Background and purpose: Leucocyte infiltration is a rate-limiting step in the pathophysiology of acute pancreatitis (AP) although the adhesive mechanisms supporting leucocyte-endothelium interactions in the pancreas remain elusive. The aim of this study was to define the role of lymphocyte function antigen-1 (LFA-1) in regulating neutrophil-endothelium interactions and tissue damage in severe AP. Experimental approach: Pancreatitis was induced by retrograde infusion of sodium taurocholate into the pancreatic duct in mice. LFA-1 gene-targeted mice and an antibody directed against LFA-1 were used to define the role of LFA-1. Key results: Taurocholate challenge caused a clear-cut increase in serum amylase, neutrophil infiltration, CXCL2 (macrophage inflammatory protein-2) formation, trypsinogen activation and tissue damage in the pancreas. Inhibition of LFA-1 function markedly reduced taurocholate-induced amylase levels, accumulation of neutrophils, production of CXC chemokines and tissue damage in the pancreas. Notably, intravital microscopy revealed that inhibition of LFA-1 abolished taurocholate-induced leucocyte adhesion in postcapillray venules of the pancreas. In addition, pulmonary infiltration of neutrophils was attenuated by inhibition of LFA-1 in mice challenged with taurocholate. However, interference with LFA-1 had no effect on taurocholate-induced activation of trypsinogen in the pancreas. Conclusions and Implications: Our novel data suggest that LFA-1 plays a key role in regulating neutrophil recruitment, CXCL2 formation and tissue injury in the pancreas. Moreover, these results suggest that LFA-1-mediated inflammation is a downstream component of trypsinogen activation in the pathophysiology of AP. Thus, we conclude that targeting LFA-1 may be a useful approach to protect against pathological inflammation in the pancreas.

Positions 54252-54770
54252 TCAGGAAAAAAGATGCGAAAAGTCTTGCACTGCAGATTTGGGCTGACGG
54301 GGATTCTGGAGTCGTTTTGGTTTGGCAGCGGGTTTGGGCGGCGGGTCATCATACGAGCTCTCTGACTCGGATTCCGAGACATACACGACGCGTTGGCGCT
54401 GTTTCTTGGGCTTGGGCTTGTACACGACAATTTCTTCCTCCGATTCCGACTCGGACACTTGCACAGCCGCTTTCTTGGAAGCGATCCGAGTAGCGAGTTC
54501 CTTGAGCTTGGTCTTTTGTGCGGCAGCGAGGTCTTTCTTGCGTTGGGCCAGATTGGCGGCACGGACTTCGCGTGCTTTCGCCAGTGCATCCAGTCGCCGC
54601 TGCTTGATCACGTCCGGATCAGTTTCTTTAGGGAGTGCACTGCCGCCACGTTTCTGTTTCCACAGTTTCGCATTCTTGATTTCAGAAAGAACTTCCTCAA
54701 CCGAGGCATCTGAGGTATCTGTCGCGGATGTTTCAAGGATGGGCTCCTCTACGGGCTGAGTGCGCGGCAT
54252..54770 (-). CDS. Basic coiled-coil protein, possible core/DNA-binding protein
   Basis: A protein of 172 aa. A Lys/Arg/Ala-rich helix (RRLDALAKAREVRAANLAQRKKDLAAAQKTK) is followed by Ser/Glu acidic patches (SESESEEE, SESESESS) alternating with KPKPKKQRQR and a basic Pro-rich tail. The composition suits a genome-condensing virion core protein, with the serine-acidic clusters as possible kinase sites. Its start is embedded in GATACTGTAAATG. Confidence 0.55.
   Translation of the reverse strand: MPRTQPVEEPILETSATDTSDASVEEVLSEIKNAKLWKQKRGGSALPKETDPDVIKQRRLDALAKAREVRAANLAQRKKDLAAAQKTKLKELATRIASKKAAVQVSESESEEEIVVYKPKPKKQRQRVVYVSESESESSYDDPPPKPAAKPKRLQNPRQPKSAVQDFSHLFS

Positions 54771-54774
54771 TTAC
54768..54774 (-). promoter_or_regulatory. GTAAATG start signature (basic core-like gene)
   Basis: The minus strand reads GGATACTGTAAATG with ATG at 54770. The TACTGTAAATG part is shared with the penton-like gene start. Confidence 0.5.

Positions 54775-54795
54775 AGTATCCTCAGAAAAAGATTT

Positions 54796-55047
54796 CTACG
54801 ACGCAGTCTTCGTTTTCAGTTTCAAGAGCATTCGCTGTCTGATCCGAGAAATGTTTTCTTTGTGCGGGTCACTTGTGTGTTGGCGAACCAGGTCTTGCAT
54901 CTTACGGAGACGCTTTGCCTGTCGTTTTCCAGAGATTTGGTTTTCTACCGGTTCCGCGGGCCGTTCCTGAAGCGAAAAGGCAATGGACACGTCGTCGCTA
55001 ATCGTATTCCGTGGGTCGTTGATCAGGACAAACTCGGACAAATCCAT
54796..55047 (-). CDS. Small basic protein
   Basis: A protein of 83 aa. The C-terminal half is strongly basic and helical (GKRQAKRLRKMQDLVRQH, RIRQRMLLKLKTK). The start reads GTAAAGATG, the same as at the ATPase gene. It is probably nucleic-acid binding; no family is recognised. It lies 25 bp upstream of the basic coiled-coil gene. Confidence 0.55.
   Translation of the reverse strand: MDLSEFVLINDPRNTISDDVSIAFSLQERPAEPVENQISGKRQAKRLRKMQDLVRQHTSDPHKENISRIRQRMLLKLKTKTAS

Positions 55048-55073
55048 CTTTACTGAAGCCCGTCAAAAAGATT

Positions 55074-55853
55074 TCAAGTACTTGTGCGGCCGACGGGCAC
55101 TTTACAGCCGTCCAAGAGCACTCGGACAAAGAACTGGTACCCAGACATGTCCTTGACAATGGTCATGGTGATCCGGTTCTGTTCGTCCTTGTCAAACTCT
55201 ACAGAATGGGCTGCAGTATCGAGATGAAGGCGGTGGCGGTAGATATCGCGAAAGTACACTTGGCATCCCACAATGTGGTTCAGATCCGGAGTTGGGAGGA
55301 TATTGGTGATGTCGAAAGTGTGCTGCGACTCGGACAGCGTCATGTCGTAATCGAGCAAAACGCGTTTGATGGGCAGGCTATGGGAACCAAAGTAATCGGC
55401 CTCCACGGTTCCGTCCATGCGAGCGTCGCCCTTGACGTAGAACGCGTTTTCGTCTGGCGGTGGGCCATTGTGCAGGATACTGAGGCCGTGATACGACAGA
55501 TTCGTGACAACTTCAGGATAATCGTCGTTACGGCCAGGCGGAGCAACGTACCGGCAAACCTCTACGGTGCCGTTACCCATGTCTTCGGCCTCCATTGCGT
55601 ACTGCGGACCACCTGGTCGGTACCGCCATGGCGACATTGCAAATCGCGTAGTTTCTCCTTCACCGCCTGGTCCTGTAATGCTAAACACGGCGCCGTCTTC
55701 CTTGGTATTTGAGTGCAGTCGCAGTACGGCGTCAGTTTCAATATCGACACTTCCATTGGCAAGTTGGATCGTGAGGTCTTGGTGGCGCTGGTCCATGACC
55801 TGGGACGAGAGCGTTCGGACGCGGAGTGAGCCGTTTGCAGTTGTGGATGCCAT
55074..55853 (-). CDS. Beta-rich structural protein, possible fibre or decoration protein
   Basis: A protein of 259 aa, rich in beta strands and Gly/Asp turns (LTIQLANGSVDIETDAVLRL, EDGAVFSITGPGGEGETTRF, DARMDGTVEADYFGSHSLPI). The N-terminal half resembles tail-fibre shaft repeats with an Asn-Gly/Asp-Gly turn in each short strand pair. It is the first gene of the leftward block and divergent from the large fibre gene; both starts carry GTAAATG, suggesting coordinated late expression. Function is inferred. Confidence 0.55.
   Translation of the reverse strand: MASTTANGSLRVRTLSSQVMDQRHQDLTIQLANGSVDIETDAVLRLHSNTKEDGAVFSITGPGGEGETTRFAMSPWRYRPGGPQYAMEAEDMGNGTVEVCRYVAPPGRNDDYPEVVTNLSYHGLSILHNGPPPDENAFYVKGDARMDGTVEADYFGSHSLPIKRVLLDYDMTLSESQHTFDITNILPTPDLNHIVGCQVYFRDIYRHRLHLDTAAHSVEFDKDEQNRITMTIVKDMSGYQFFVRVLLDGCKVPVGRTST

- Pharmacology and Toxicology